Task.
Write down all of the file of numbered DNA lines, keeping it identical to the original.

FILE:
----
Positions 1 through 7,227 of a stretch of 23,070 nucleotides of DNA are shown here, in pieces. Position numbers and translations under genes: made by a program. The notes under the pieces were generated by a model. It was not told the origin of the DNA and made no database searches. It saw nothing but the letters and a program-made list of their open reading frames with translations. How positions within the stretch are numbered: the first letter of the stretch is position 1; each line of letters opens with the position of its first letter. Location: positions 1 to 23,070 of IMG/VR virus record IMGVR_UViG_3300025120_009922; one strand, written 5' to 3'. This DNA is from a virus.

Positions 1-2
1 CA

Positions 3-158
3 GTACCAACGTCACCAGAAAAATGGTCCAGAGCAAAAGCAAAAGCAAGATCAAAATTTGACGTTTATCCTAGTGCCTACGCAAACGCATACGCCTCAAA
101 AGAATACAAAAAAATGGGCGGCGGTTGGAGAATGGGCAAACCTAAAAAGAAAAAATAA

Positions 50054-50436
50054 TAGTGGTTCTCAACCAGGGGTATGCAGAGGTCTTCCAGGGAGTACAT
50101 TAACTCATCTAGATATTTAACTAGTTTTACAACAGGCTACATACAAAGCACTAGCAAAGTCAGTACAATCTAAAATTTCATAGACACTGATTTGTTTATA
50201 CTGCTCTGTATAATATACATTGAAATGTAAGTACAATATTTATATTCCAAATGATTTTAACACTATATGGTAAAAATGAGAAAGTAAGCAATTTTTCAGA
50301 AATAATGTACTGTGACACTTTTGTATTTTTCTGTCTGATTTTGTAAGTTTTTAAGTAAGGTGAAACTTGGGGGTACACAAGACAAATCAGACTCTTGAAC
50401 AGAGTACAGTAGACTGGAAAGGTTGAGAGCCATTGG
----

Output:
Positions 1 through 7,227 of a stretch of 23,070 nucleotides of DNA are shown here, in pieces. Position numbers and translations under genes: made by a program. The notes under the pieces were generated by a model. It was not told the origin of the DNA and made no database searches. It saw nothing but the letters and a program-made list of their open reading frames with translations. How positions within the stretch are numbered: the first letter of the stretch is position 1; each line of letters opens with the position of its first letter. Location: positions 1 to 23,070 of IMG/VR virus record IMGVR_UViG_3300025120_009922; one strand, written 5' to 3'. This DNA is from a virus.

Positions 1-2
1 CA

Positions 3-158
3 GTACCAACGTCACCAGAAAAATGGTCCAGAGCAAAAGCAAAAGCAAGATCAAAATTTGACGTTTATCCTAGTGCCTACGCAAACGCATACGCCTCAAA
101 AGAATACAAAAAAATGGGCGGCGGTTGGAGAATGGGCAAACCTAAAAAGAAAAAATAA

Positions 50054-50436
50054 TAGTGGTTCTCAACCAGGGGTATGCAGAGGTCTTCCAGGGAGTACAT
50101 TAACTCATCTAGATATTTAACTAGTTTTACAACAGGCTACATACAAAGCACTAGCAAAGTCAGTACAATCTAAAATTTCATAGACACTGATTTGTTTATA
50201 CTGCTCTGTATAATATACATTGAAATGTAAGTACAATATTTATATTCCAAATGATTTTAACACTATATGGTAAAAATGAGAAAGTAAGCAATTTTTCAGA
50301 AATAATGTACTGTGACACTTTTGTATTTTTCTGTCTGATTTTGTAAGTTTTTAAGTAAGGTGAAACTTGGGGGTACACAAGACAAATCAGACTCTTGAAC
50401 AGAGTACAGTAGACTGGAAAGGTTGAGAGCCATTGG